The presidential candidates will give the Gary M. Sumers Recreation Center a workout on Oct. 9. Our turn will be next.
The Sumers Recreation Center will open to the Washington University in St. Louis community on Saturday, Oct. 29. Located within the historic building that hosted the 1904 Olympics, the state-of-the-art facility features weights, cardio equipment, a three-court gym, an elevated track and group exercise studios. Bryan Lenz, director of recreation, said the center is for everyone, regardless of age, ability or fitness level.
“The debut of the Gary M. Sumers Recreation Center marks the start of a new era,” Lenz said. “This center will be an inclusive, vibrant facility that celebrates the best of all of us, and will bring the entire Washington University community together in a shared pursuit — to live healthier lives.”
The center is free to all full-time students. Memberships for staff, faculty, contract employees and students who do not pay the student health and wellness fee are available starting Monday, Sept. 19. Users may pay by year ($200), semester ($100), summer ($50) or month ($25).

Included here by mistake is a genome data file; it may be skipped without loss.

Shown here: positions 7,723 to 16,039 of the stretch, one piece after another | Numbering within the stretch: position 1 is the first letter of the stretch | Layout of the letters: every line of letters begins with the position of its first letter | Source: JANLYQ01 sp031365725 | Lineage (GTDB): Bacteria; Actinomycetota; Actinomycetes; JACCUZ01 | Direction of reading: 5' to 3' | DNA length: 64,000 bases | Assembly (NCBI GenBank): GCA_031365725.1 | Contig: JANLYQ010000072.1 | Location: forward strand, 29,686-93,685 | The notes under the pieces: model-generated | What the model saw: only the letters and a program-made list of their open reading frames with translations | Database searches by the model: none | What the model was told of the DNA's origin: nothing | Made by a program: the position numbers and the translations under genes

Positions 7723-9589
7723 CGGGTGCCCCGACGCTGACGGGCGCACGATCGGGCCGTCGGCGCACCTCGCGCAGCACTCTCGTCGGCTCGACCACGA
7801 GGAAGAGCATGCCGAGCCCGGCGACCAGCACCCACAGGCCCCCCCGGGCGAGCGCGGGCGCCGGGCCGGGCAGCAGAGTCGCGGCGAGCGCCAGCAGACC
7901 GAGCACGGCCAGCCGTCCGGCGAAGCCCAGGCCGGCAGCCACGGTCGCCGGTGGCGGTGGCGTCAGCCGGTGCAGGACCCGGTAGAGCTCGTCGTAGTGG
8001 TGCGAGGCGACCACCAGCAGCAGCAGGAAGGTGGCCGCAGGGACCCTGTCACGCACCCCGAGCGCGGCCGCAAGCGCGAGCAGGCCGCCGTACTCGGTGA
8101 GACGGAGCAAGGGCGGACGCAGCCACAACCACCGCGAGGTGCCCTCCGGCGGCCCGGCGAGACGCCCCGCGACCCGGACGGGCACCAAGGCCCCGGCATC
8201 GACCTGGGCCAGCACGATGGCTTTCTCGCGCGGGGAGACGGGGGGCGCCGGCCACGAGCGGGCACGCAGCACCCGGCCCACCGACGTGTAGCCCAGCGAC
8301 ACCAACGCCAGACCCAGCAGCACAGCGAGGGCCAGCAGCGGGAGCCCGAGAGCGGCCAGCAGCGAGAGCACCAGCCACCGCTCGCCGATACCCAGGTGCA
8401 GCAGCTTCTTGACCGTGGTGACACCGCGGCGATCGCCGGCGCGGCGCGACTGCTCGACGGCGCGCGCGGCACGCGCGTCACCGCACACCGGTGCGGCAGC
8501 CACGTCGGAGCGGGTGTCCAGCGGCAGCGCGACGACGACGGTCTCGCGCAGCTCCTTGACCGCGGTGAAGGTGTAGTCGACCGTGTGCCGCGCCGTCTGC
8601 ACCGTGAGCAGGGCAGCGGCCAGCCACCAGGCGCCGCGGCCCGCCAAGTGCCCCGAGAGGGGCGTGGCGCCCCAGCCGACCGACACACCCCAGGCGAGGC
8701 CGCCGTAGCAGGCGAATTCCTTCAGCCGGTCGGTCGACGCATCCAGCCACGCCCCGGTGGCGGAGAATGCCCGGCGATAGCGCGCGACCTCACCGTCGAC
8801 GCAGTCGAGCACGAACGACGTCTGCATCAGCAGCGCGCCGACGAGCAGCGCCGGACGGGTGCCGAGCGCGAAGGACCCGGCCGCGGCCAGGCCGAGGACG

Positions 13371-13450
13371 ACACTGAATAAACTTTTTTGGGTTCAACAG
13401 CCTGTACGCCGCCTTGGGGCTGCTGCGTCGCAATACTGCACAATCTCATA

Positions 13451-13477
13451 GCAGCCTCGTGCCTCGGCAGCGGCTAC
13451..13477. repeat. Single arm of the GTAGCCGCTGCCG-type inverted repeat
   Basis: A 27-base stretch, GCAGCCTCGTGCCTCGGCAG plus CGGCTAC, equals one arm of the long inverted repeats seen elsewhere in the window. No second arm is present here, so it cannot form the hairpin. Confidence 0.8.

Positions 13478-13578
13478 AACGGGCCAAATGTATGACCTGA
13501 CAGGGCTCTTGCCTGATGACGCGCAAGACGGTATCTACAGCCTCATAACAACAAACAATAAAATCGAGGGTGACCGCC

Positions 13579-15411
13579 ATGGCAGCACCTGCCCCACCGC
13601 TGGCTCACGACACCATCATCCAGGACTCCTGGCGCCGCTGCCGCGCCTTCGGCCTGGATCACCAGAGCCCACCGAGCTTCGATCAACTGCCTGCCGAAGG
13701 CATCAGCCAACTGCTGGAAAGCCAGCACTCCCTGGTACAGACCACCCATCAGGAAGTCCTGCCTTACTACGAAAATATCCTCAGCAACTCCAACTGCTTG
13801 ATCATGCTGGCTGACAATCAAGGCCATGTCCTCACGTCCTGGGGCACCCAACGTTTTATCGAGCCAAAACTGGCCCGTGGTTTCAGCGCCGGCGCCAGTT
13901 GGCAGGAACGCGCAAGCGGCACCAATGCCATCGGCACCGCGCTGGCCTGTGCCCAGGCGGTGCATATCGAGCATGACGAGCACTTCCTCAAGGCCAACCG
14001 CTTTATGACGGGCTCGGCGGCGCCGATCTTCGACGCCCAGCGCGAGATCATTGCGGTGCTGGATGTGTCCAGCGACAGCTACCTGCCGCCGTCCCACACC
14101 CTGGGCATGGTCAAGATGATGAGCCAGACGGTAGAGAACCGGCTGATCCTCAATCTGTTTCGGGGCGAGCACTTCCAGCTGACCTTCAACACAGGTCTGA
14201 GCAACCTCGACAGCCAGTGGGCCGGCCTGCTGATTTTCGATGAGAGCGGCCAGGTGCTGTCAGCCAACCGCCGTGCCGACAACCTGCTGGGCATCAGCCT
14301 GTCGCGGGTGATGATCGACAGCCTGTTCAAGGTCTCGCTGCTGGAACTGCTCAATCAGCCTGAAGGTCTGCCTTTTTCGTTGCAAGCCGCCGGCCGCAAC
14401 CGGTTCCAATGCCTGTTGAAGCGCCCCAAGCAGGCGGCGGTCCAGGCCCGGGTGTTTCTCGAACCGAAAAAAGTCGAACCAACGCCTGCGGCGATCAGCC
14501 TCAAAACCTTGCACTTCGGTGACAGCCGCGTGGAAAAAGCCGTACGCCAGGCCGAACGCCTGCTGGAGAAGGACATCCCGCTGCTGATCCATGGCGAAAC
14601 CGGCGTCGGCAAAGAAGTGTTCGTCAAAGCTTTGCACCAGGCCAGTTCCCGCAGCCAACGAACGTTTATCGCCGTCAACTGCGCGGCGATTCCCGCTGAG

Annual memberships also are available for retirees ($200), spouses/partners ($200) and alumni ($400). Day passes are available for $10. Memberships can be purchased in person at the Athletic Complex. For complete pricing information, visit the Sumers membership site.
All memberships include access to 50 BearFit classes. Fall offerings include 13 group cycling classes; 15 yoga classes; and a variety of barre, kickboxing, TRX and other fitness classes.
Other benefits include:
- access to the Millstone Pool in the Athletic Complex;
- access to to the South 40 Fitness Center equipment and classes;
- discounted personal training;
- massage therapy; and
- free use of sports equipment and towels with university ID.
The center also will offer health programming, as well as house the Student Health Services wellness suite and common areas to socialize and study.
Lenz acknowledges that employees accustomed to using the Athletic Complex for free may balk at paying a fee. But, he noted, membership comes with an array of new benefits, from free classes to the 70 new cardio machines. Lenz said Sumers will be charging less than many comparable facilities in St. Louis and at other universities.
“This is a real value-proposition given the hours, the quality of the equipment, the amount of the equipment and all of the free classes,” Lenz said. “The reason why is that we want people to use this space.
“We want to be the hub of campus.”
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